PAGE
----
Husbands with knowledge of complications during pregnancy and delivery are more likely to promote wives for seeking antenatal care services, institutional deliveries, and postnatal services. Further, knowledgeable husbands will contribute to the birth preparedness [1517]. In countries such as India, the majority of decisions related to pregnancy and childbirth, including the place of delivery, are taken by a male member of the household or the husband; therefore, well-informed men will make positive decisions for women [18, 19]. Several studies have provided sufficient evidence of positive childbirth outcomes for male involvement in maternal health. However, husbands’ knowledge of pregnancy complications and its association with maternal health service utilization have not been specifically documented in the Indian literature on maternal health. Furthermore, tribal men’s level of knowledge of pregnancy complications has been rarely studied. Therefore, in this study, we examined the men’s knowledge and awareness of pregnancy complications and maternal health service utilization among the Gond and Madiya tribal communities in Maharashtra, India.

Methods

Data source

This study was conducted in the Gadchiroli district of Maharashtra, India, from November 2014 to March 2015. The estimated population of Gadchiroli district is 1,072,942, with the male population being 541,328 and the female population being 531,614 as per the 2011national census. In 2011, the literacy rate among men was 82.31%. Paddy is the main agricultural produce in the district. The other agricultural produces in the district are jwar, linseed, tur, and wheat. The district has comprises 12 administrative blocks. The district as 1 civil hospital, 13 rural hospitals, 45 primary health centers, and 36 primary health units.

Study design and sampling

This study was designed as a cross-sectional descriptive community survey. A multistage sampling procedure was employed to select the participants of the study. In the first stage, the district was selected purposively. In the second stage, the block was selected on the basis of the highest tribal population. In the third stage, 19 villages were selected using the probability proportional to size sampling method. From these villages, a list of women who delivered in the last 2 years was collected from local health care providers. In total, 385 men were interviewed those wives have given birth in last 2 years. The study excluded the men those wives died during childbirth or postpartum period. The response rate for this study was 95%.

Variable description

Face to face interviews were conducted to collect the data. Before data collection pretest was conducted on 10% sample of study in the same areas were study carried out. The questionnaire included questions related to socio-demographic characteristics such as age, education level, standard of living of household, and sanitation facilities. To capture the men’s awareness and knowledge about pregnancy complication we have adopted the safe motherhood questionnaire developed by the Maternal and Neonatal Program of JHPIEGO, an affiliate of John Hopkins University was used with some modifications with local context [20]. (See Additional file 1) This tool is widely used in the low resource setting to assess the pregnancy complications knowledge among both men and women [21, 22]. The participants’ awareness and knowledge of complications during pregnancy, during delivery, and after delivery were determined. Possible complications during pregnancy included vaginal bleeding, convulsions, prolonged labor, fever for 3 days, hypertension, no movement of the fetus, and urinary problems. Possible complications during delivery included excessive vaginal bleeding, ruptured uterus, premature labor, prolonged labor, breech presentation, and weakness. Possible complications in the postpartum period were excessive vaginal bleeding, convulsions, high fever, lower abdominal pain, vaginal discharge, painful urination, depression, severe headache, and weakness.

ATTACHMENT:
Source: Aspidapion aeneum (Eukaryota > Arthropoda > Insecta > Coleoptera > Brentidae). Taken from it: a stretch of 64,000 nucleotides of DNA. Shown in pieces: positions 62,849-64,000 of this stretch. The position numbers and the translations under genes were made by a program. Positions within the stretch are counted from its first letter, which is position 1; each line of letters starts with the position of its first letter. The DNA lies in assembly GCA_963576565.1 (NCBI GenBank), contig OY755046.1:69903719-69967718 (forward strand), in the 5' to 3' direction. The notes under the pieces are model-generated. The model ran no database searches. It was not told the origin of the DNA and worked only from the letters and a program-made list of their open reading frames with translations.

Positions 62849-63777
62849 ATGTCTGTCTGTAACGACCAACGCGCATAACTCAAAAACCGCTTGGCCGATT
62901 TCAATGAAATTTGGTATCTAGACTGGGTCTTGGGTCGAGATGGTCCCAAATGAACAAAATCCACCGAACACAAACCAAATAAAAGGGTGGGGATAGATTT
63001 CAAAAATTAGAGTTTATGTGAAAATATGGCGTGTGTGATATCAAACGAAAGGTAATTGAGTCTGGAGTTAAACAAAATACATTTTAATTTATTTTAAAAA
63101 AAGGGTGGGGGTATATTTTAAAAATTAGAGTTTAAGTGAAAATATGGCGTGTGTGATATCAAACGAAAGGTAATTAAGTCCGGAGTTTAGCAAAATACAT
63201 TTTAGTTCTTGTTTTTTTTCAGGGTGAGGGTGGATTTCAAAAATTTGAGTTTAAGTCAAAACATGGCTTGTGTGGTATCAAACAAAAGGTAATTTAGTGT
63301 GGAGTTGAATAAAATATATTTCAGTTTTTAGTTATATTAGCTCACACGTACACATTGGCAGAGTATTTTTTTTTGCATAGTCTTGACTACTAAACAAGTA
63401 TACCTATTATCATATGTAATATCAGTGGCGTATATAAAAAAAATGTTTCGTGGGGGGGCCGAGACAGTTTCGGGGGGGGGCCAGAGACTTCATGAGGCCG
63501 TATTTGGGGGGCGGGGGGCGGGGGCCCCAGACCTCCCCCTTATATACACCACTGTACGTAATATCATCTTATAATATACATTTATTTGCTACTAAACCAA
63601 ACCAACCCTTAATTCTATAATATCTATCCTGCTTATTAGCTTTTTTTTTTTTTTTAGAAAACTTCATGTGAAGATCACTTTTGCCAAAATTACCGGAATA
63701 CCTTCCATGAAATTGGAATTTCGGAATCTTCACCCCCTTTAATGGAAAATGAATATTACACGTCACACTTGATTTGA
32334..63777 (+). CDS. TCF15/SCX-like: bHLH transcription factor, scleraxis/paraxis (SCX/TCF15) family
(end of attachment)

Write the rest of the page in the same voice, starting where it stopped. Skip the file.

Outcome variables

Antenatal Care: Any antenatal care taken by women during pregnancy.

Place of delivery: The study reported institutional delivery or home delivery.

Post Natal Care: Any postnatal care taken by women after delivery.

All three variables were used as outcome variables, which are presented as dichotomous variables.

Independent variables

Men’s knowledge and awareness were assessed in three areas: complications during pregnancy, during childbirth, and in the postnatal period. The questionnaire contained multiple choice questions for each area. Each answer was coded as yes or no. Using these multiple choice questions, we created an index of three categories: no knowledge, partial knowledge, and complete knowledge of complications during pregnancy, during delivery, and after delivery. Those who reported that they did not know of any complication were coded as no knowledge, those who reported that they know of two complications were coded as partial knowledge, and those who reported that they know of more three complications and more were coded as complete knowledge. This categorization was made based on previous studies [2325]. The psychometric properties for the above questions calculated based on Cronbach’s alpha value.

Other variables